By Jim Miles
I swear sometimes I am guided to Weird Georgia stories. This one I gleamed from a book titled The Phenomenon of Astral Projection by Sylvan Muldoon and Hereward Carrington, initially published in 1951 and most recently reprinted in 1981. It is found in a chapter titled “Projections at the Time of Death, Witnessed Projection of Dying Person.” The case was first published in the Journal of the American Society for Psychical Research in 1915. This astral projection case is recorded as “The Sargent Case” for the narrator and “principal percipient” Mrs. Margaret Sargent, a certified nurse. Sargent worked in Augusta and the date was described as “some years ago.”
Sargent and a doctor were sitting with “a sick young lady with an obstinate fever.” At 11 p.m. “disquieting symptoms developed.” The girl’s mother slept in the next room, but “we did not want to disturb the sick girl’s mother, because the doctor was afraid that she too would become ill if she lost too much sleep.
“We knew, however, that the sick woman ardently desired the presence of her mother, but since she had become unconscious, we did not think it necessary to satisfy that desire….The final symptoms were not long in beginning, and we were awaiting death…The doctor and I, long since familiar with the scenes of death, nevertheless, felt a sense of solemn mystery, which kept us, as it were, nailed to our places.
“I was sitting at the foot of the bed, silently watching the poor dying young woman, whose breast had ceased to move…Suddenly, from the head of the bed, I saw a white form advancing, a robed form, although I could not see the face, because it was turned in the opposite direction. The form remained for a moment by the inert physical body, then passed swiftly past the doctor and glided toward me, but always turning its face n the opposite direction.
“It entered the room of the sick woman’s mother. I was stupefied, and at the same time had an inhibition that kept me from moving or speaking. I could not understand how the form passed through the wall…At the moment the phantom passed the doctor he exclaimed, ‘Something struck me on the shoulder!’”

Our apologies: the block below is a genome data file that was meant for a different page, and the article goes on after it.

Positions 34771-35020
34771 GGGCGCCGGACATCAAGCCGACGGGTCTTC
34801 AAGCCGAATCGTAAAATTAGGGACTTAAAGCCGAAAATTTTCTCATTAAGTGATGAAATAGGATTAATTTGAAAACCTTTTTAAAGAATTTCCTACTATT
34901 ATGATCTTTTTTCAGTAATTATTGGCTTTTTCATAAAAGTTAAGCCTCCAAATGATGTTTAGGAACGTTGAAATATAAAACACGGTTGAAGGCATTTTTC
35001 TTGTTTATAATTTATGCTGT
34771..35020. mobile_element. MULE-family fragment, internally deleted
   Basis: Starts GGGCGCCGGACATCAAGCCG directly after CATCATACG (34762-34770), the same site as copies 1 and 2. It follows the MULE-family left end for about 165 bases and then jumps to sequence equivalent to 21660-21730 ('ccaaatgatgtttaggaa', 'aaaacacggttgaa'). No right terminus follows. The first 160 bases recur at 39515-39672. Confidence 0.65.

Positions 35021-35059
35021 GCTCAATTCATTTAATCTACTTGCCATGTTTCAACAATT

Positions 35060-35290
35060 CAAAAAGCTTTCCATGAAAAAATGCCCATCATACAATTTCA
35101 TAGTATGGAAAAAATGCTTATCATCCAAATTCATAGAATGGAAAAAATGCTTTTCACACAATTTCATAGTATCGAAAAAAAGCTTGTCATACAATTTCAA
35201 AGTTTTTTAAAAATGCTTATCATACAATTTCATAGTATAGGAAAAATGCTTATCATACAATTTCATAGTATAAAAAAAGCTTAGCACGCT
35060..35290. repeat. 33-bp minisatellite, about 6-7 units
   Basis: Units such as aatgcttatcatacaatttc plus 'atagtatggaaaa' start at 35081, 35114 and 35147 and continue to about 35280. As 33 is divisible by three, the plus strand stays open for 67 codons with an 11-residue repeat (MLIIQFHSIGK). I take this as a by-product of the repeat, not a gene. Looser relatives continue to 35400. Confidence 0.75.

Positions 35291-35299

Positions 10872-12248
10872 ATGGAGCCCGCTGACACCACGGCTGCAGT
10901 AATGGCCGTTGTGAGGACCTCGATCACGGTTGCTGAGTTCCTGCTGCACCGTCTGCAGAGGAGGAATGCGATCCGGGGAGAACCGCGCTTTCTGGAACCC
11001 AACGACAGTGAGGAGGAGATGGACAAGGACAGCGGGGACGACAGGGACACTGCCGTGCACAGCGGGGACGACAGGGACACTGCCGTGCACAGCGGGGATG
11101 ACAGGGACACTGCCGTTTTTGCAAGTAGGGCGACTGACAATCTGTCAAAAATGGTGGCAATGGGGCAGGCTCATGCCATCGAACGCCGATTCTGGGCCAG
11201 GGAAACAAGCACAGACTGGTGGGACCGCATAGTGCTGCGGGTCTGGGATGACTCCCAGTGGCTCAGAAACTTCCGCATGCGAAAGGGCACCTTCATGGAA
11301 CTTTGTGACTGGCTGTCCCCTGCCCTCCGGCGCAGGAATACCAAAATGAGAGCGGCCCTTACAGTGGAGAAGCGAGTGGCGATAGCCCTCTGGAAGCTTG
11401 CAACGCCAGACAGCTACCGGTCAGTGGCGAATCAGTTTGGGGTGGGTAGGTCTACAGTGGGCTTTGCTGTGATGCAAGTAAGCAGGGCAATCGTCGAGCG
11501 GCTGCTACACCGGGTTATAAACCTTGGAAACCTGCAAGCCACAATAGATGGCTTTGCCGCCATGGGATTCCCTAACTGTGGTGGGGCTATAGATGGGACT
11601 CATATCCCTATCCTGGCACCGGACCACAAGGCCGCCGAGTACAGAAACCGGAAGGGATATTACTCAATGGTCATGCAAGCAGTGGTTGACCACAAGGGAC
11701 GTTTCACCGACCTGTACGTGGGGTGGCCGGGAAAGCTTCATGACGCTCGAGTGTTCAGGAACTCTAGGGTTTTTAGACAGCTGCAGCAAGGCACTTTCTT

“Yes,” Sargent replied, “the woman just went past you.”
“’What woman?’ he exclaimed. ‘I saw no one. But someone struck me. What does this mean?’
“We looked at each other in utter stupefaction. But we were both recalled to reality by the feeble voice of the sick girl, who, now, to our astonishment, was still alive, and had recovered her senses.
“She lived twenty-four hours longer, dying completely conscious, with her head affectionately resting on the arm of her mother…It is our absolute conviction that, at the time when death was imminent, the soul of the young girl, who idolized her mother, left its own body for the moment to make its adieux and then returned to its own again.”
Sargent added that if one rejected a case of astral projection in this instance, “one must at least admit that a spirit was manifested to us that night, that it was visible to my eyes and that it signaled its presence to the doctor by striking him upon the shoulder…”
Sargent’s theory was “that the desire of the dying girl to be with her mother, caused her to be projected to her, and that the blow which the doctor received was in vengeance for his refusal to summon the mother at the girl’s request.”
The doctor, considered to be “of the highest standing” in the local medical field, added to the article, “I am the doctor referred to in the above story and I certify without hesitation that it is absolutely correct.” His name was not revealed.
This is my first Georgia astral projection case, and I never expected to find even one.
Jim Miles is the author of two Weird Georgia books, seven books about Georgia ghosts and eight books about the Civil War. To see all of his books go to the Jim Miles Author Page on Amazon. Order autographed books or contact Jim directly at firstname.lastname@example.org